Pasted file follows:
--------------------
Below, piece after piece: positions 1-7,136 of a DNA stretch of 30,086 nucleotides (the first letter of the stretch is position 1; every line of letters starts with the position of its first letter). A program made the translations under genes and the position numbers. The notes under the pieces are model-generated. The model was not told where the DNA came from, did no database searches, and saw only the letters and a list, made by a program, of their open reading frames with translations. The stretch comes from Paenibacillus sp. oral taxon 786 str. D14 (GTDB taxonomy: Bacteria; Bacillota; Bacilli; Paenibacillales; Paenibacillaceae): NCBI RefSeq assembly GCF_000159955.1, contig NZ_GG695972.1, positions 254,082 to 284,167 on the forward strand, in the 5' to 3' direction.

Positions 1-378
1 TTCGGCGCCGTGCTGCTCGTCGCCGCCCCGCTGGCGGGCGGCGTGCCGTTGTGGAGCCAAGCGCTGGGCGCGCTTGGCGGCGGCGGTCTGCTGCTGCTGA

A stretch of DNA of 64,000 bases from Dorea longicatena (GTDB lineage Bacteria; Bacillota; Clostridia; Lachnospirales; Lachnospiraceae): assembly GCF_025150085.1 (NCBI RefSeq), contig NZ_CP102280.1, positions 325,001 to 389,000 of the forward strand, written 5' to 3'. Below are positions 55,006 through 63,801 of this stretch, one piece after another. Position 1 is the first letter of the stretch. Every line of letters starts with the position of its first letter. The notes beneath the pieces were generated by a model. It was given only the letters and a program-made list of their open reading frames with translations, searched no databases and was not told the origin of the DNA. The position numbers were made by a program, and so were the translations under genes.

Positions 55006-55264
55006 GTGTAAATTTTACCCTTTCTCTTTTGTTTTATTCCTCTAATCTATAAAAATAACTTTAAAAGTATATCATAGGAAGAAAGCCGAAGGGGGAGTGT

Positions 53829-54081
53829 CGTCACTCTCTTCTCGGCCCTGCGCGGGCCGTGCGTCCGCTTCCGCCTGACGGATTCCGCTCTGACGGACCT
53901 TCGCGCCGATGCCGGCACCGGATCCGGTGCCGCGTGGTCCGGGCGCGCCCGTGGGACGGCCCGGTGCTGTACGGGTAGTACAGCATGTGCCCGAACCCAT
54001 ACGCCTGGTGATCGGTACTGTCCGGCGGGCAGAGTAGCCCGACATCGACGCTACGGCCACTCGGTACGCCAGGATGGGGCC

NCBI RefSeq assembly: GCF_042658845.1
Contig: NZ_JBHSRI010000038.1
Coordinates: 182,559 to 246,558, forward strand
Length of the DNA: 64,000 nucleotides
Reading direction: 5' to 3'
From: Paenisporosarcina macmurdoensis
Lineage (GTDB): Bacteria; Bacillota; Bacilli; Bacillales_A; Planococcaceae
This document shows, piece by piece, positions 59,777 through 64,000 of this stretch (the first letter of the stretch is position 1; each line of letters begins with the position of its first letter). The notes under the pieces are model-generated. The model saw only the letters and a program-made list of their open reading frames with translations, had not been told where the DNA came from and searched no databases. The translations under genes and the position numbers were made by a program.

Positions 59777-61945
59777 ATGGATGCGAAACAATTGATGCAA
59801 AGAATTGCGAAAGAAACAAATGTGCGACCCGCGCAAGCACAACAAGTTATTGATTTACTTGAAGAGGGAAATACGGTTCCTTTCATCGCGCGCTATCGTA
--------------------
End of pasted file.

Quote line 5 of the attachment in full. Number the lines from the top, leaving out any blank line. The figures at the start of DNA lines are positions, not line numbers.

Positions 55006-55264